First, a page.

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Manic behaviour

5 February 2021 By Jennifer Hughes, Yawen Chen

Who needs orchestrated campaigns like the short squeeze on U.S. video-game retailer GameStop when there is the old-fashioned lure of a shoot-for-the-moon stock? Kuaishou Technology shares almost tripled in their Hong Kong market debut on Friday following the Chinese video app’s $5.4 billion initial public offering. Regardless of its business prospects, signs of a crazed retail market are easy enough to spot.

Kuaishou is the city’s biggest initial public offering in more than a year. It broke records with 1.4 million Hong Kongers, or one in every four working-age adults, putting up a combined $162 billion to try and buy retail shares on offer. Including demand from large fund managers the deal attracted bids worth $370 billion, equal to the financial hub’s entire 2019 gross domestic product.

Unprofitable Kuaishou has big-name backers including Tencent, venture capitalist Sequoia China as well as private equity and wealth management funds. Number two in China’s video-streaming market after TikTok owner ByteDance, Kuaishou’s revenue grew 50% year-on-year, to $6.3 billion in the nine months to September. But despite a promising pivot to e-commerce, fierce competition will weigh on the company’s profitability.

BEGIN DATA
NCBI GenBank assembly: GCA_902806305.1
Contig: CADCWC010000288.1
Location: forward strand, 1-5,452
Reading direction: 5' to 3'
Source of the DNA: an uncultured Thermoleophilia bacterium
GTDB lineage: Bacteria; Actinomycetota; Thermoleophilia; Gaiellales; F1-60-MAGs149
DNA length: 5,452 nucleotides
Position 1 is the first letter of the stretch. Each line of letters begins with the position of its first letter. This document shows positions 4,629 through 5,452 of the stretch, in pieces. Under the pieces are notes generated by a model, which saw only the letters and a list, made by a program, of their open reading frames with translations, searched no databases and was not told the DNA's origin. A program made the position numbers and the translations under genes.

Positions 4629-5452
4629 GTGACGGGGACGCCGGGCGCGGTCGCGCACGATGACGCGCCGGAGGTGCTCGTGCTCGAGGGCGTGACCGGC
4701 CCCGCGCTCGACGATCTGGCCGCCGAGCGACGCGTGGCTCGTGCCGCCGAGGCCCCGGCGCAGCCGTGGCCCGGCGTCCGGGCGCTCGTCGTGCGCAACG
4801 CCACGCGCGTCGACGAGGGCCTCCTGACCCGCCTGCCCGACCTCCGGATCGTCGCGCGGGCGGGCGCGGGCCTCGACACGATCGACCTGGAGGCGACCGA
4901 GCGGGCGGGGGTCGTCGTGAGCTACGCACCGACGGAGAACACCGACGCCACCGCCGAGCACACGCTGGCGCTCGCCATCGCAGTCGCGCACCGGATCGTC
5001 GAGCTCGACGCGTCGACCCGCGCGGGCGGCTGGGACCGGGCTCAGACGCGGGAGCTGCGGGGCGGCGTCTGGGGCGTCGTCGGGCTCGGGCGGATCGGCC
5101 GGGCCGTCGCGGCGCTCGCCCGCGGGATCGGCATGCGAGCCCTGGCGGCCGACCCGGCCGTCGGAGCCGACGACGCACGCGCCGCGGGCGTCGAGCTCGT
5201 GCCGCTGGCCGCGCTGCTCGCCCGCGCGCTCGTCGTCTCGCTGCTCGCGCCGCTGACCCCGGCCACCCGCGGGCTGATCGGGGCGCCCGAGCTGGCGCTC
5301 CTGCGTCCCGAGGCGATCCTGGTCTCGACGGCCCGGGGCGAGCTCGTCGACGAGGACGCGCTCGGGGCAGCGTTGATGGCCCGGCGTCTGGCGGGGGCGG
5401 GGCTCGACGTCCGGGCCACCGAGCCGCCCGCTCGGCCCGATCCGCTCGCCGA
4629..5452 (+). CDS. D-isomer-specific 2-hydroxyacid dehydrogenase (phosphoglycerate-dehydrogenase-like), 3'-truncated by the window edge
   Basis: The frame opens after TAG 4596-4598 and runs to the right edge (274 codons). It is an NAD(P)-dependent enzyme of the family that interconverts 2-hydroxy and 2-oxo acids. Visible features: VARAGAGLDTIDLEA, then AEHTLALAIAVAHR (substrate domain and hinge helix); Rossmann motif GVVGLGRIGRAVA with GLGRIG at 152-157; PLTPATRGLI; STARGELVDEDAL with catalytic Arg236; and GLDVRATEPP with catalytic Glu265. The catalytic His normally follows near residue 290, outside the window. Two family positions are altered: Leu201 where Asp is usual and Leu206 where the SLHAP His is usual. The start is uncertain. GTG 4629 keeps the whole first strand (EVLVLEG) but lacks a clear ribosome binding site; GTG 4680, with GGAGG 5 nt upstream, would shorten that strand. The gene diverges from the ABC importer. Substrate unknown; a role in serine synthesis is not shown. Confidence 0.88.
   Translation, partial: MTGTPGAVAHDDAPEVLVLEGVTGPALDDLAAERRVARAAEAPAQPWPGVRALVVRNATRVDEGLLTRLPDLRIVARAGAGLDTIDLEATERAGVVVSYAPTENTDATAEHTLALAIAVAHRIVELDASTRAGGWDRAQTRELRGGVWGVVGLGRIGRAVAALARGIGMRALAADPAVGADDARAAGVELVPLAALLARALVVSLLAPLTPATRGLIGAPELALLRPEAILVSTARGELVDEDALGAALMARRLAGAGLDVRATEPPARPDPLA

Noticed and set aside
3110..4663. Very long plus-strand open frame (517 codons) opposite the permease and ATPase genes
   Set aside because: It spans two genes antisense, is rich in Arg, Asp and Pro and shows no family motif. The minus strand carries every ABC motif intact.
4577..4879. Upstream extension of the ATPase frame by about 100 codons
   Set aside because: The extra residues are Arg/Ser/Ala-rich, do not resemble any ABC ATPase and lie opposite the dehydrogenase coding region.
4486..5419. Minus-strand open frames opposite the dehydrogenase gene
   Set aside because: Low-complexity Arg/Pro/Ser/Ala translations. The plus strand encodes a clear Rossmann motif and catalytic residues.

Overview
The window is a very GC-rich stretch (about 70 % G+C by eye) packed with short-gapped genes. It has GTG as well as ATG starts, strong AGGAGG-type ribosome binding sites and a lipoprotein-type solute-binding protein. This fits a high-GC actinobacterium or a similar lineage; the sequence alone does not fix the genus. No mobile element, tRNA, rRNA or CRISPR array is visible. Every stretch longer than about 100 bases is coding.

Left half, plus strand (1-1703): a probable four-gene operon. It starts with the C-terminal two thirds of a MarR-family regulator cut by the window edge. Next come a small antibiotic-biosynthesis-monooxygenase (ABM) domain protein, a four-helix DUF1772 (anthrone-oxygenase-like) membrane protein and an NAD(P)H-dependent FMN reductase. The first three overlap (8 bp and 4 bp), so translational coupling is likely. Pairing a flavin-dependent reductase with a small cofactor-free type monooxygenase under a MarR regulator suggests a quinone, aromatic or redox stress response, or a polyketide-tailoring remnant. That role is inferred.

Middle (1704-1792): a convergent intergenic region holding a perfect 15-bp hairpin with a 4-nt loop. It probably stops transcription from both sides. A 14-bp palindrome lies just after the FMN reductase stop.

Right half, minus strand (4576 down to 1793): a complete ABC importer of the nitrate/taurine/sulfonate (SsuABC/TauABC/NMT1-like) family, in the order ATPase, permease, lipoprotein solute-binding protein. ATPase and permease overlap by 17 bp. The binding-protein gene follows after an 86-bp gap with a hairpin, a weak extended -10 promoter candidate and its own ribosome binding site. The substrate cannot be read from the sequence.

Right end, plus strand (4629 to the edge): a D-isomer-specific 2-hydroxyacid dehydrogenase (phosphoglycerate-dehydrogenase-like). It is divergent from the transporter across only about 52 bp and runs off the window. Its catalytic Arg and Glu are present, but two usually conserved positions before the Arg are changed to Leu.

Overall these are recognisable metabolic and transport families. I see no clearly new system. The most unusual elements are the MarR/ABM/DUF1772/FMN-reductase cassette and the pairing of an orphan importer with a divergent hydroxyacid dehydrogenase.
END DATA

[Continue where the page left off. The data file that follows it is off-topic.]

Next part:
Hong Kong is no stranger to market drama: moms and pops account for up to 20% of daily trading volume and IPOs allow for shares to be reallocated to retail shareholders if demand is strong enough. The fizz is growing, however. Nine of the city’s 10 biggest first-day price pops since 2015 have been in the past year, per Dealogic. Before Kuaishou, JD Health’s $4 billion December float had been the biggest draw, with 846,000 would-be individual investors.

The furore around GameStop, where discussions on internet chat groups led to a co-ordinated campaign to turn the tables on investors betting against the stock, has produced calls in Washington for regulatory action. That’s a far cry from Hong Kong’s approach, where get-rich-quick momentum trading has created opportunities for property developers and others to pile in on the new wealth. But it is just as much a sign of retail trading mania.

 

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